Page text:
Slice of Life: This is the fancy dairy restaurant in Chicago. Here you can get pastas and pizzas and all kinds of fancy dishes. Food is excellent; the service could be better. I love the French Onion soup, also enjoy the eggplant parmesan. Expensive.
Tel Aviv Kosher Pizza: Family place and/or friends hanging out here. Very relaxed place. The owners are very warm. Relatively inexpensive.
Malibu: Malibu just opened; it's right next to Ken's Diner. It has a summer beach theme (so there are interesting palm-tree lights everywhere, sand, blown-up boats and the like.) The food was good; they had some gig playing there on Saturday night. Not very many choices, so if you like variety, this isn't the place. Pretty much pizza and maybe one pasta dish. Relatively inexpensive.
Great Chicago: This is just like Ken's Diner (same owner, in fact), except it's not as well-known. The theme features Native Americans. They have a sukkah over Sukkos (so you can eat there.) They're your typical fast-food place- burgers, chicken nuggets, different types of chicken, cold cuts, etc. Nice place, great hangout for family or friends. Relatively inexpensive.
Hy Life Bistro: Fancy place- this is the meat section of Slice of Life. I've only been there once and it was pretty decent, not incredibly amazing. This is the place you go if you want to treat someone to something special, it's a night out with the family or you're taking someone on a date. Expensive.
Ken's Diner: And this is the best-known restaurant in all of Chicago. It's a grease-joint, fast-food just like Great Chicago. The theme is different, though- they've got old posters and they have it decorated like in fifties-style with old booths and all. Candy dispensers and a little alcove make it fun; there are televisions there that are always showing sports. The people who work there are chummy and amusing. Burgers, chicken nuggets, sub sandwiches. Great place to hang out with friends; they also have an excellent veggie burger. Good family place, too. Relatively inexpensive.
Shallots: This is the fanciest, most expensive restaurant in all of Chicago. The food is delicious. I got to go there for my birthday (see this post-it has pictures of the food)! Gorgeous restaurant, wonderful ambience, excellent steaks and awesome desserts. Famous for "The Black Hat" dessert. Very expensive.
Taboun Grill: Excellent Israeli food, definitely different. Kubeh, schwarma, very spicy food- Meditteranean atmosphere. The restaurant is generally crowded, so there's not so much privacy, but other than that it's a really nice place. Family/ friends/ date.
Tein Li Chow: Chinese takeout (not sit-down)- really good, far better than Eden Wok. *smiles* I love their potstickers.
STORES/ MALLS (Clothing, Accessories, Jewelery)
Lincolnwood Town Center
3333 West Touhy Avenue
Lincolnwood, IL 60712
Very good "walk-around" mall. Has a nice array of stores- Wet Seal, Carson Pirie Scott, Rave, Regis, a nails place, kosher ice cream booth, Claire's, Gap, Old Navy, Kohl's, Things Remembered...and more.
66 Old Orchard Center
Skokie IL 60077
This is the mall in Chicago. If you come to Chicago and don't stop by Old Orchard (now called Westfield Mall), you're missing the whole entire point. Firstly, it's huge. Every store you could possibly want is there. And of course they've got movie theaters, lots of places outdoors to sit and listen to the classical music, gorgeous fountains- it's basically amazing. Go to Old Orchard. Go now. There's definitely something for everyone, every age- everything from the Disney Store to Sharper Image to Brookstone to Abercrombie and Fitch. Obviously all the department stores- Lord and Taylor, Nordstroms, Macy's...oh, and just across the street there's a DSW Outlet. It's an outdoor mall, which makes it amazing in the summer- and beautiful in the winter, with all the Christmas decorations.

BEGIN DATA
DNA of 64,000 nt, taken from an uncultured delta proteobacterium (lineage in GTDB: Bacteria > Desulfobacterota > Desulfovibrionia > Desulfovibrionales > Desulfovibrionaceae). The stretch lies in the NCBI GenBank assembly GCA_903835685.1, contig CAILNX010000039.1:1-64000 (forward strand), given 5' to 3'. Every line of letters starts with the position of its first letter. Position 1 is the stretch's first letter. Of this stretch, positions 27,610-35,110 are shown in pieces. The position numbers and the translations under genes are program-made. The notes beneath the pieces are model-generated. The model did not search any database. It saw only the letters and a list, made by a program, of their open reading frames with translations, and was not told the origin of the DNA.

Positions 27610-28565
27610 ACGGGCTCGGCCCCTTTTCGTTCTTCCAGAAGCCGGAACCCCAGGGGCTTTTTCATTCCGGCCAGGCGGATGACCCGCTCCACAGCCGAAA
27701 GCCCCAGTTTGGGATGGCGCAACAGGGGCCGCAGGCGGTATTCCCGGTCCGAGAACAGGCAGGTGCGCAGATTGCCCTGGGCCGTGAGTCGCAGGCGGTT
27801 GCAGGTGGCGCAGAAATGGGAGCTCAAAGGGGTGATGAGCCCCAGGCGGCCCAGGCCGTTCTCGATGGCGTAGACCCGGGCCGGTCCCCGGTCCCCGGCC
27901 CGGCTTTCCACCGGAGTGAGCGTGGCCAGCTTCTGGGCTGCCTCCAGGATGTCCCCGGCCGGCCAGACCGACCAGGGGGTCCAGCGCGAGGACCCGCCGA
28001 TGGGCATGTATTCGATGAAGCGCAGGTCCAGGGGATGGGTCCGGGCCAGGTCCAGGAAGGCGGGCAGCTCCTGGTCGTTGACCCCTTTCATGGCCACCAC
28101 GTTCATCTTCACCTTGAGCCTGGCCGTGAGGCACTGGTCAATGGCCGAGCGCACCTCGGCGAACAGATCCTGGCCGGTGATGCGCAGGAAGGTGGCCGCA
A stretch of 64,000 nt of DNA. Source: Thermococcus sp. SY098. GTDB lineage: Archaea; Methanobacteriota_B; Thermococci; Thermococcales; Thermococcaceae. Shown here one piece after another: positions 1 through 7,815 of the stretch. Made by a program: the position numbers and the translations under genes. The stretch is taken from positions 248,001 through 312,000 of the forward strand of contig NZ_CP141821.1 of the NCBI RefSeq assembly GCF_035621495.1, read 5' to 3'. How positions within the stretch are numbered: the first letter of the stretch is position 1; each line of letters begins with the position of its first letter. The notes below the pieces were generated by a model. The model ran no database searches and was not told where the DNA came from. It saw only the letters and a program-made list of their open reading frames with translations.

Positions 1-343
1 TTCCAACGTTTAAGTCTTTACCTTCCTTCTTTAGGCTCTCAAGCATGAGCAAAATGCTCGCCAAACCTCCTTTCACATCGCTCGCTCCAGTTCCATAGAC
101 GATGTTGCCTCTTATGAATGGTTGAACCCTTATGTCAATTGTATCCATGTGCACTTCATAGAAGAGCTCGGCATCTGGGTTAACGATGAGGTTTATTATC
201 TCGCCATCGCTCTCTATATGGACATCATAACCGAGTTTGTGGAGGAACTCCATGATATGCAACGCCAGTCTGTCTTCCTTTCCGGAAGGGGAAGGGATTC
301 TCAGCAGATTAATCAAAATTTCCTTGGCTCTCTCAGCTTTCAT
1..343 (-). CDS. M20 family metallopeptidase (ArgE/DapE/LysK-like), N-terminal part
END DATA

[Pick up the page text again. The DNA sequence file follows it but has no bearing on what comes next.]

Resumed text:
2171 Northbrook Court
Northbrook, IL 60062
This is an upscale indoor mall that has over 200 stores. Also has a beautiful fountain and has many different levels. It's gorgeous but just not as much fun as Old Orchard. This is the place to go if you crave variety or have to buy something very fancy.
2937 W Touhy Ave
Chicago, IL 60645
Phone: (773) 764 2770
Fax: (773) 764 2769
This is a store that caters to the Orthodox Jewish community. They offer fun, stylish tznius clothes. Danielle's (the owner's) collection changes; sometimes there are one-of-a-kind items there, sometimes the items are less unique. I have found some really gorgeous clothes there. The key is to stop by frequently; she changes it up often enough!
2936 W Devon Avenue
Chicago IL 60659
Phone: (773) 465-5886
This is a store for the Ultra-Orthodox. She sells suits of many kinds; everything is supposedly from New York and fits a certain kind of person's style-not everyone's. It's an excellent store for long denim jean skirts. Also, there are some gorgeous Shabbos robes.
You can google Fox's; there are several different locations in Chicago. This is an excellent resource for a girl/ lady who is trying to find modest clothing here. Fox's carries a nice array of modest clothes.
TOURIST ATTRACTIONS/ THINGS TO DO
Check out KidChicago.com for an excellent list of attractions in Chicago.
Some that shouldn't be missed:
1300 S. Lake Shore Drive
Chicago, IL 60605
The Field Museum
1400 S. Lake Shore Dr
Chicago, IL 60605-2496
The Museum of Science and Industry
57th Street and Lake Shore Drive
First Avenue between Ogden Avenue and 31st Street
John G. Shedd Aquarium
1200 S. Lake Shore Drive
Chicago, IL 60605
600 East Grand Avenue
Chicago, IL 60611
Chicago Shakespeare Theater
800 East Grand Avenue •
Chicago, IL 60611
Box Office 312.595.5600 •
111 South Michigan Avenue
Chicago, Illinois, 60603-6404.
You can get directions at Mapquest or Hopstop.
And Metromix is a great site to find out about Chicago attractions, as well (geared more towards adults.)